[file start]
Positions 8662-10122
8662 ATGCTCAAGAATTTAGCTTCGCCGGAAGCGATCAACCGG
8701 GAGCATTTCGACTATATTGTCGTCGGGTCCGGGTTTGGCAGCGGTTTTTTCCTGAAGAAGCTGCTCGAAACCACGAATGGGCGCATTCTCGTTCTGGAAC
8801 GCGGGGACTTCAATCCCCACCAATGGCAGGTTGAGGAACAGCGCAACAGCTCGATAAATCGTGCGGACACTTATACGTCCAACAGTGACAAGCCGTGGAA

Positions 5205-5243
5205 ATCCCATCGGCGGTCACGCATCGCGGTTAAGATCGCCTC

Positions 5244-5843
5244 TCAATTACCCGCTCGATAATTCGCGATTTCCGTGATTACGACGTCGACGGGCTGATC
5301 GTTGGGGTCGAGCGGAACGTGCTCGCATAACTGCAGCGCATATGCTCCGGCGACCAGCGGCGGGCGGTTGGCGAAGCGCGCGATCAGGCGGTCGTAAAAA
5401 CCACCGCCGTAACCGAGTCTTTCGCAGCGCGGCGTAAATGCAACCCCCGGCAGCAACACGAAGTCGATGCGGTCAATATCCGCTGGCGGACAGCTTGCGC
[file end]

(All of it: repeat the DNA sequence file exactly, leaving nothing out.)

Positions 8662-10122
8662 ATGCTCAAGAATTTAGCTTCGCCGGAAGCGATCAACCGG
8701 GAGCATTTCGACTATATTGTCGTCGGGTCCGGGTTTGGCAGCGGTTTTTTCCTGAAGAAGCTGCTCGAAACCACGAATGGGCGCATTCTCGTTCTGGAAC
8801 GCGGGGACTTCAATCCCCACCAATGGCAGGTTGAGGAACAGCGCAACAGCTCGATAAATCGTGCGGACACTTATACGTCCAACAGTGACAAGCCGTGGAA

Positions 5205-5243
5205 ATCCCATCGGCGGTCACGCATCGCGGTTAAGATCGCCTC

Positions 5244-5843
5244 TCAATTACCCGCTCGATAATTCGCGATTTCCGTGATTACGACGTCGACGGGCTGATC
5301 GTTGGGGTCGAGCGGAACGTGCTCGCATAACTGCAGCGCATATGCTCCGGCGACCAGCGGCGGGCGGTTGGCGAAGCGCGCGATCAGGCGGTCGTAAAAA
5401 CCACCGCCGTAACCGAGTCTTTCGCAGCGCGGCGTAAATGCAACCCCCGGCAGCAACACGAAGTCGATGCGGTCAATATCCGCTGGCGGACAGCTTGCGC